Jan 21

HPR – Kawasaki Exit review

by Wil Knoll · 0 comments

Most ears raised on English are able to pick up the subtlety of tone in linguistics, but the mouth is not trained too well to recreate the tones of foreign language due to a lazy tongue and flat accent. Japanese uses changes in pitch on syllables within words, which contrasts some Chinese languages which assign a tone to an entire word. Ask a westerner if there was a downstep on that second syllable or if the tone was a contour overall…

Kawasaki Exit has a design to it that helps reveal to the viewer nuances of tone in language, movement, and emotion that at first are not always clear. One Yellow Rabbit’s Kawasaki Exit at the High Performance Rodeo has done its homework and comes out feeling authentic and detailed. You have three more nights to see it. I recommend you do so.

The story of how one family deals with terminal illness plays out in two acts across two languages, and with time running in two directions. In the first act, the entire show is delivered in Japanese accompanied by English subtitles. In the second act English is spoken but the show plays in reverse order. It’s this linguistic and linear trickery that pulls back the covers and reveals something about the internals of the machinery to us.

Moving forward, the viewer’s mind is split between reading the subtitles and viewing/listening to the performers. This divorces us from a unified take on a line, and we approach each line twice. We can read faster than the line is spoken, so the mind has internalized the toneless text for meaning one way. But then our heart processes how the words came out, how the soul’s breath contours sound. There are “A Ha!” moments, when deeper layers of context and history can be felt out through the tone that are not immediately apparent in the text.

Moving backwards, lines that were only steps in progression to a larger point stand out as statements. In the English spoken second act, movement is splayed open. Running the body backwards, breaking our normal visual filters for patterns, changes in tone through body language or posture are highlighted. Movements not noticed before are staccato notes in a quiet car ride.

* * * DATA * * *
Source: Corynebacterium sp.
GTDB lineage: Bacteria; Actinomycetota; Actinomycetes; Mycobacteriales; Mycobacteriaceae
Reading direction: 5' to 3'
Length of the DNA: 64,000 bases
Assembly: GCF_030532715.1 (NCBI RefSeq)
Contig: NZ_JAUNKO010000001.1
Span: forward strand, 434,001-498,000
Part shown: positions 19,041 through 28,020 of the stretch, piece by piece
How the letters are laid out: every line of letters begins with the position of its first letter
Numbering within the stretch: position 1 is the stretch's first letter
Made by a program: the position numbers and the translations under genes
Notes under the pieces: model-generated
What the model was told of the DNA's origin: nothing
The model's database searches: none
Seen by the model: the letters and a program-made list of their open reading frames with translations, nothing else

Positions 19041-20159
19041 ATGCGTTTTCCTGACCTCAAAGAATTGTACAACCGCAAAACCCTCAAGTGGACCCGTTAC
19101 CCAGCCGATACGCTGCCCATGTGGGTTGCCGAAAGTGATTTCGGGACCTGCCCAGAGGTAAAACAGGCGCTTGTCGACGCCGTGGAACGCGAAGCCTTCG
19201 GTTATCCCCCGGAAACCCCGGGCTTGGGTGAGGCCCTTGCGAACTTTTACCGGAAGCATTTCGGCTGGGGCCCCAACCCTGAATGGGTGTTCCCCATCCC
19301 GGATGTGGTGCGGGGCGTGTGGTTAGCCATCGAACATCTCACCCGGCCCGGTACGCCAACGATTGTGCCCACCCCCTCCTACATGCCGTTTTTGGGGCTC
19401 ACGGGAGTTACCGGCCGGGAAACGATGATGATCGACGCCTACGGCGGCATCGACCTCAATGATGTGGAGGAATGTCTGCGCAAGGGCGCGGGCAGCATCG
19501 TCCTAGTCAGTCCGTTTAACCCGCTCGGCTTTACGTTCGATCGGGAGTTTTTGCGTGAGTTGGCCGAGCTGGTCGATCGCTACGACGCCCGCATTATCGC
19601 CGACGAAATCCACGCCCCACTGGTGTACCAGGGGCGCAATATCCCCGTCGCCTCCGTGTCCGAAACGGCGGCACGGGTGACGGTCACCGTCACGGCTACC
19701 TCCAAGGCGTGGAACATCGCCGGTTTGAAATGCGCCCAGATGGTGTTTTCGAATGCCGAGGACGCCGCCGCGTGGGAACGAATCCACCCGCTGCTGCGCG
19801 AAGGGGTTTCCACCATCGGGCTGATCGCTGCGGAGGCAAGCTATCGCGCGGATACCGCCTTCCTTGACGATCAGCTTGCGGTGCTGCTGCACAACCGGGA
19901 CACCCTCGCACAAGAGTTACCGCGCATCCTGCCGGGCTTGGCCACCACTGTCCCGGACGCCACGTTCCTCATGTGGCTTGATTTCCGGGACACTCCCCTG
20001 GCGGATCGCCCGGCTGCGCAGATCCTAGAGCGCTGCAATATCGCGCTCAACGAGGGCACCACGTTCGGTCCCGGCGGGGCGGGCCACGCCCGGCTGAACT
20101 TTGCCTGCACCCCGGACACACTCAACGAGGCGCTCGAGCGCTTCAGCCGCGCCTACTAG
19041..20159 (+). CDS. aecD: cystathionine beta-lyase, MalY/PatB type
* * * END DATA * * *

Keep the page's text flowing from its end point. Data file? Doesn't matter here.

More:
Denise Clarke and Andy Curtis are studies in tone. Curtis was born to speak Japanese, and his sharp bow summarizes so much unsaid. Clarke dissects her character with heartbreaking precision, and when her cracks show she takes us with her. The ensemble, rounded out with bright eyed Pat MacEachern, is capable and plays warmly with each other. The set and lights are very minimal, the major piece being shades of a car that has not grown much since the sampling of the show back in November.

As it is, it is a show well worth watching, a must see at HPR. But I still wonder if there is tooling that could be done if OYR decides to tour the show or remount it. The second act feels a bit rushed somehow. The English is less pleasing on the ear, so we notice that the pacing is done up. It feels a bit more like a race back to the beginning then an honest timeline. And I wonder if the acts should be reversed… I can’t discuss with you why until you have seen it.

As it stands, the beginning, as the end, is perfect. It’s a moment that when first viewed is just cute, but when touched the second time is frontloaded with the history of it’s future and the tone of it’s passing. It is heartbreaking, profound, and a rich red dusk from the land of the rising sun.

Kawasaki Exit
One Yellow Rabbit performance Theatre
Runs through Saturday, 23 January 2010
Big Secret Theatre

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